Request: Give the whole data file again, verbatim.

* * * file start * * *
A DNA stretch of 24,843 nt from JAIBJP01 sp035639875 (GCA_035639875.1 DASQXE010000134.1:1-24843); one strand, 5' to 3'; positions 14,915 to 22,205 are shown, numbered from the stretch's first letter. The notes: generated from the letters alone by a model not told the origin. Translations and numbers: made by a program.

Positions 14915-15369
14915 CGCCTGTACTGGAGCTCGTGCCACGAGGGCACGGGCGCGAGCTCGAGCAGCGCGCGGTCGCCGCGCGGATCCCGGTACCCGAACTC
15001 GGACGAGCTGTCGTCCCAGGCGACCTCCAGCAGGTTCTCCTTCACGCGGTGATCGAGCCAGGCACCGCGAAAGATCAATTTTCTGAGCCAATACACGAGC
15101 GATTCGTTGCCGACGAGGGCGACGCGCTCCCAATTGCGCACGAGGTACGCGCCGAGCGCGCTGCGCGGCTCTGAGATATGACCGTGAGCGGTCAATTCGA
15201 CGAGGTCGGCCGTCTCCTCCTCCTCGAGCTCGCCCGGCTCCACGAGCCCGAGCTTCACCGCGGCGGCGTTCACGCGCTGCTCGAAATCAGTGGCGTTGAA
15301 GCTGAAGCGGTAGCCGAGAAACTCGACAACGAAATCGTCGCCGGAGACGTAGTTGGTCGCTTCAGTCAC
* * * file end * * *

A DNA stretch of 24,843 nt from JAIBJP01 sp035639875 (GCA_035639875.1 DASQXE010000134.1:1-24843); one strand, 5' to 3'; positions 14,915 to 22,205 are shown, numbered from the stretch's first letter. The notes: generated from the letters alone by a model not told the origin. Translations and numbers: made by a program.

Positions 14915-15369
14915 CGCCTGTACTGGAGCTCGTGCCACGAGGGCACGGGCGCGAGCTCGAGCAGCGCGCGGTCGCCGCGCGGATCCCGGTACCCGAACTC
15001 GGACGAGCTGTCGTCCCAGGCGACCTCCAGCAGGTTCTCCTTCACGCGGTGATCGAGCCAGGCACCGCGAAAGATCAATTTTCTGAGCCAATACACGAGC
15101 GATTCGTTGCCGACGAGGGCGACGCGCTCCCAATTGCGCACGAGGTACGCGCCGAGCGCGCTGCGCGGCTCTGAGATATGACCGTGAGCGGTCAATTCGA
15201 CGAGGTCGGCCGTCTCCTCCTCCTCGAGCTCGCCCGGCTCCACGAGCCCGAGCTTCACCGCGGCGGCGTTCACGCGCTGCTCGAAATCAGTGGCGTTGAA
15301 GCTGAAGCGGTAGCCGAGAAACTCGACAACGAAATCGTCGCCGGAGACGTAGTTGGTCGCTTCAGTCAC